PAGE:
Standardized field sobriety tests explained

On Behalf of | Nov 23, 2023 | DUI |

The police have several tools and methods to investigate drivers who are suspected of drunkenness. While the police can use chemical breath tests to evaluate the amount of alcohol in a driver’s body, a Breathalyzer may not be their first choice.

Instead, the police may ask a driver to take a standardized field sobriety test. Here is some information about each test drivers may encounter:

Horizontal gaze nystagmus test

The police could evaluate a driver’s focus by using a horizontal gaze nystagmus test. A horizontal gaze nystagmus test begins by having the driver stare at a pen, the officer’s finger or a light. The driver will then keep their head still as the police move the object from left to right. As the driver focuses on the object with their eyes, the police are looking for eye flickers that might indicate inebriation. 

One-legged stand test

A driver may be asked to stand on one leg for several seconds; this is called a one-legged stand test. The police will watch the driver as they hold their balance. The driver could fail the test if they fall over, put their foot down or put their arms out to keep balance.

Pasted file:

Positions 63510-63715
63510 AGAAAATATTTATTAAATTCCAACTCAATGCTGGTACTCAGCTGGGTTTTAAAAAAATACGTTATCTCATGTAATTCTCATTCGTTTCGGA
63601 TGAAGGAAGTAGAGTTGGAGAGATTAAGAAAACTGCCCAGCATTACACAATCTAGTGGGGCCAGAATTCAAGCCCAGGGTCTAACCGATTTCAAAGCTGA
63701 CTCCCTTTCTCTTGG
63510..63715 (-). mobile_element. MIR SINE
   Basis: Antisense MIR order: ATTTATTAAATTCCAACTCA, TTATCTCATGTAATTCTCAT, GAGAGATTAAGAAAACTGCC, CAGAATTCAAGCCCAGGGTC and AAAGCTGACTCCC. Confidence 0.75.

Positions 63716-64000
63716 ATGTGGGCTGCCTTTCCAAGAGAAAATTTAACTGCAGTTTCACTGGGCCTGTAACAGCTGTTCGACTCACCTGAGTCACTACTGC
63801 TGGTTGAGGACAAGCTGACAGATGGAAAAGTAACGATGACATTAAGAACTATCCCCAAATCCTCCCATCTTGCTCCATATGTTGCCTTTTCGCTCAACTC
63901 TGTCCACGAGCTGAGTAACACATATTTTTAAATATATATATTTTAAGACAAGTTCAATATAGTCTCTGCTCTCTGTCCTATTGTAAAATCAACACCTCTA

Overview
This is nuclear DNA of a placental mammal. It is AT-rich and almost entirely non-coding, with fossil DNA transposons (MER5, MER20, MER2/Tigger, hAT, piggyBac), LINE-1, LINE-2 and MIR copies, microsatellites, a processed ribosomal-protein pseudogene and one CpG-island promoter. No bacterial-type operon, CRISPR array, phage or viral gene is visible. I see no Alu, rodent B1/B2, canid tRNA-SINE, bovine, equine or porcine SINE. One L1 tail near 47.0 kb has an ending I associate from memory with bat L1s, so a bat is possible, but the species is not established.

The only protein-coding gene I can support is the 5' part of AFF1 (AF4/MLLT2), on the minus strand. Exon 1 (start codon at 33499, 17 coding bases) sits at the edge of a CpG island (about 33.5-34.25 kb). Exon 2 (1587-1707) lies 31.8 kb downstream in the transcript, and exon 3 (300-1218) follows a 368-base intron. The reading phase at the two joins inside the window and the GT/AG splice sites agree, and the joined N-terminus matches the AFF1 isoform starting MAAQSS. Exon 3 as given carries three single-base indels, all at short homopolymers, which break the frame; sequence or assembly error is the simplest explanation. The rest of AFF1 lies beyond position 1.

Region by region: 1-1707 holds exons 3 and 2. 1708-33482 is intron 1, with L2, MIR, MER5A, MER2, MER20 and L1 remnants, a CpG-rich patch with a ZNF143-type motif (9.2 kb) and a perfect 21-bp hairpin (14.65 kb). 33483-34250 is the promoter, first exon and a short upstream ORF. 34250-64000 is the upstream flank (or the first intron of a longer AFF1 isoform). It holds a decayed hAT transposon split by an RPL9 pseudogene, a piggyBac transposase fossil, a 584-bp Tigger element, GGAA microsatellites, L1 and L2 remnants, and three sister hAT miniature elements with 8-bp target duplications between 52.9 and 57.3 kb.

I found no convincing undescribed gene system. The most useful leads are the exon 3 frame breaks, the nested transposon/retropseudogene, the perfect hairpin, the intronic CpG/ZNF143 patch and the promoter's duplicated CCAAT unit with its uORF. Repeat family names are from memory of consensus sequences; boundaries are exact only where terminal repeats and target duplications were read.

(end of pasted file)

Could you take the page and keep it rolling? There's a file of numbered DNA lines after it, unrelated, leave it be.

Walk-and-turn test

The police may ask the driver to do a walk-and-turn test. This test involves the driver taking several paces toe-to-heel on a straight line. The driver may then have to walk back the same way to where they started. If the driver stumbles or walks off the line, they could fail the test. 

Non-standardized field sobriety tests

Drivers may be asked to take other kinds of tests. If these tests are not sanctioned by the National Highway Traffic Safety Administration, then they are non-standardized. A non-standardized test may involve a driver listing the alphabet backward, for example. 

Drivers are under no obligation to submit to these tests, but many do so because they’re intimidated. If a traffic stop eventually leads to a drunk driving charge, it’s always wisest to seek experienced legal guidance.